Morpho-Phonemic similarity within and between languages: A factor to be considered in processing Arabic and Hebrew

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The goal of the present study was to explore the pattern of lexical connections between translation equivalents represented in the cognitive system of an Arabic-Hebrew bilingual. To achieve this goal, repetition priming effects (reaction times (RTs) and accuracy measures) were compared between translation equivalents in the two forms of Arabic, Spoken Arabic (SA) and Literary Arabic (LA), with those between translation equivalents in Hebrew and LA, in native Arabic students living in Israel. While these students master Hebrew as well as they master LA, they consider it as a second language. LA targets were preceded by cognate and non-cognate translation equivalents in SA or Hebrew either immediately (Lag 0) or separated by four unrelated words (Lag 4), in a lexical decision task. The participants were requested to make a word/non-word decision regardless of language. Across languages, morpho-phonemic similarities augmented the repetition priming effects. At Lag 0 this effect was larger when the primes were in Hebrew than when they were in SA. At Lag 4, however, the priming effect between Hebrew and LA was significantly reduced (and even absent for non-cognates). In contrast, the priming effect between Spoken and Literary Arabic was only slightly attenuated. The conclusion was that, despite the intensive daily use and psychological proximity, Spoken and Literary Arabic are represented as first and second languages in the cognitive system of the native Arabic reader, entertaining distinct lexica. However, the strength of the lexical associations between translation equivalents is influenced by the frequency of concomitant use.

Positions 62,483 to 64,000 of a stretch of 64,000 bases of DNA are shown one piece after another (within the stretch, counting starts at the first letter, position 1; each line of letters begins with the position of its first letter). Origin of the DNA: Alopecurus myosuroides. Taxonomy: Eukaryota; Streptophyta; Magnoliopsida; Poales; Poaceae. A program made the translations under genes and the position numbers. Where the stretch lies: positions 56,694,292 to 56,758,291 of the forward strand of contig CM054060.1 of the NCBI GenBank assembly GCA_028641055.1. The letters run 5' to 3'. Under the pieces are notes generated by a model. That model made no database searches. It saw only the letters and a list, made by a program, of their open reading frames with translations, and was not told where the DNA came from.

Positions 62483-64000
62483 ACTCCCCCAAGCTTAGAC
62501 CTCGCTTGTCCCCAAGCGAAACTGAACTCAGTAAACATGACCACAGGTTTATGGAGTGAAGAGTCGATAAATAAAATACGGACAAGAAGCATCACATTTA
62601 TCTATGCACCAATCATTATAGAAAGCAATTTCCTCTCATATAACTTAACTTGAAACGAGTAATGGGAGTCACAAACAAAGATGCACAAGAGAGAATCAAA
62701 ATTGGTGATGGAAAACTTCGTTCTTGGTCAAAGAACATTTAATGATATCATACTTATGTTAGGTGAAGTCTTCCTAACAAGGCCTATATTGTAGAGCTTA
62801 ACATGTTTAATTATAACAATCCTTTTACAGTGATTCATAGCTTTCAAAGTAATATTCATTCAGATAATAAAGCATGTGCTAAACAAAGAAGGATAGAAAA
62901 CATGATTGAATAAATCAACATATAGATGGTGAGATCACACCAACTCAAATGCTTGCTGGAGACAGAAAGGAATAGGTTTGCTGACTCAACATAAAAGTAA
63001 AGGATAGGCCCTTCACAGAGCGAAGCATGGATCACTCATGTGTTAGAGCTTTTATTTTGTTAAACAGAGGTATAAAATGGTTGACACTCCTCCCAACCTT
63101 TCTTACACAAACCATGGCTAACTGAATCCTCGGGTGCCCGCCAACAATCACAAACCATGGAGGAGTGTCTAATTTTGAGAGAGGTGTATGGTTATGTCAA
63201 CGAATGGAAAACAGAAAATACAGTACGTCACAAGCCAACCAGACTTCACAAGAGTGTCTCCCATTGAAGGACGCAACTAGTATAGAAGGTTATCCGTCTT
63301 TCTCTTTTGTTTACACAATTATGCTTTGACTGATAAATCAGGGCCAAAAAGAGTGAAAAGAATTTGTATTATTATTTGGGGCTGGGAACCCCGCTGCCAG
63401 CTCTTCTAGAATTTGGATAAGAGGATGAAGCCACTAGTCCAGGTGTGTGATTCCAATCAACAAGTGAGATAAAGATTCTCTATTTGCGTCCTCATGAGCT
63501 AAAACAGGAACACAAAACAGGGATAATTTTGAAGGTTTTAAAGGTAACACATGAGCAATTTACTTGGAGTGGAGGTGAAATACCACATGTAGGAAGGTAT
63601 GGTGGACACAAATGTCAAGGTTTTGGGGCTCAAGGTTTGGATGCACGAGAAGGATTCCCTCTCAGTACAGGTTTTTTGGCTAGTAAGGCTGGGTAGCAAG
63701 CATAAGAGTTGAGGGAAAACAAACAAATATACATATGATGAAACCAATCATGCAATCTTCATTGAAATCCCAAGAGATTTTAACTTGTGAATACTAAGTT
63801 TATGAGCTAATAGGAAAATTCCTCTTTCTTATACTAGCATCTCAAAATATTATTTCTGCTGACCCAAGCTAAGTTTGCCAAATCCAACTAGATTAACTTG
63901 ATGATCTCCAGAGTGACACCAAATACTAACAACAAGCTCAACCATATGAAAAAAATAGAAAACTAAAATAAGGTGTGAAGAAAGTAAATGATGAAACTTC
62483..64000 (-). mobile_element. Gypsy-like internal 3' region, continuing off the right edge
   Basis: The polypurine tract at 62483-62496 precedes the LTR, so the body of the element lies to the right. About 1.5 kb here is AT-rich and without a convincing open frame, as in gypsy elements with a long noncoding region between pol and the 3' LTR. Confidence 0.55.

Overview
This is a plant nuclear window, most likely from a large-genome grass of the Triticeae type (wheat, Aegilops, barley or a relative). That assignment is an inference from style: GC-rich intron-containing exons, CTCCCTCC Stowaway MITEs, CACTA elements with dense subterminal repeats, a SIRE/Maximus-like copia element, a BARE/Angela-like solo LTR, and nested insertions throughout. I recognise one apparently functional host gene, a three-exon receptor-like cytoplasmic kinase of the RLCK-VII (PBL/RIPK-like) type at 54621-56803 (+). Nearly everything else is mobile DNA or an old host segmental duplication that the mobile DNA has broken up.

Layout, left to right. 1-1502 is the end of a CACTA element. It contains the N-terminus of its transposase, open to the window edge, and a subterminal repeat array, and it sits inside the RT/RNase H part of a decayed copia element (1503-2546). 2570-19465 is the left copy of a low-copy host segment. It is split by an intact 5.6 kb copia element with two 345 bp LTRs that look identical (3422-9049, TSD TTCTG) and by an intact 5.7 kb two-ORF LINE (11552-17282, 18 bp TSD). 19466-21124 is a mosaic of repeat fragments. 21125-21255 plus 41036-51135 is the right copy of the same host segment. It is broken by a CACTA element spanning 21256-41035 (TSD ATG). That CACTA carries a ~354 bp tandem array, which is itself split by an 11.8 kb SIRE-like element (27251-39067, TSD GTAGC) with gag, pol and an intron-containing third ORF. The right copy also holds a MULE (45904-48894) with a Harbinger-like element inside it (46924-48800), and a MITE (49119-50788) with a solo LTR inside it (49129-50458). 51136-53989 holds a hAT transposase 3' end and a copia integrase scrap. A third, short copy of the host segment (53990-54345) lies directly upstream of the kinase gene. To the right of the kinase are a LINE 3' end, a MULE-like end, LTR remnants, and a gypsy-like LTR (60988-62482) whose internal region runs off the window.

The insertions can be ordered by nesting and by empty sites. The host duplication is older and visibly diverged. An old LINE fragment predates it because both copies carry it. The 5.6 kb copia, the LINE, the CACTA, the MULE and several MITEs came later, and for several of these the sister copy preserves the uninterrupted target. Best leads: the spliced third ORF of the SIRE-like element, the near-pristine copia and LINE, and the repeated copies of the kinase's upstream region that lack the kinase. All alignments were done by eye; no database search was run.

Original languageEnglish
Pages (from-to)563-586
Number of pages24
JournalReading and Writing
Issue number6
StatePublished - Aug 2006


  • Bilingualism
  • Lexical organization
  • Literary Arabic
  • Repetition priming
  • Spoken Arabic
  • Translation equivalents

ASJC Scopus subject areas

  • Neuropsychology and Physiological Psychology
  • Education
  • Linguistics and Language
  • Speech and Hearing


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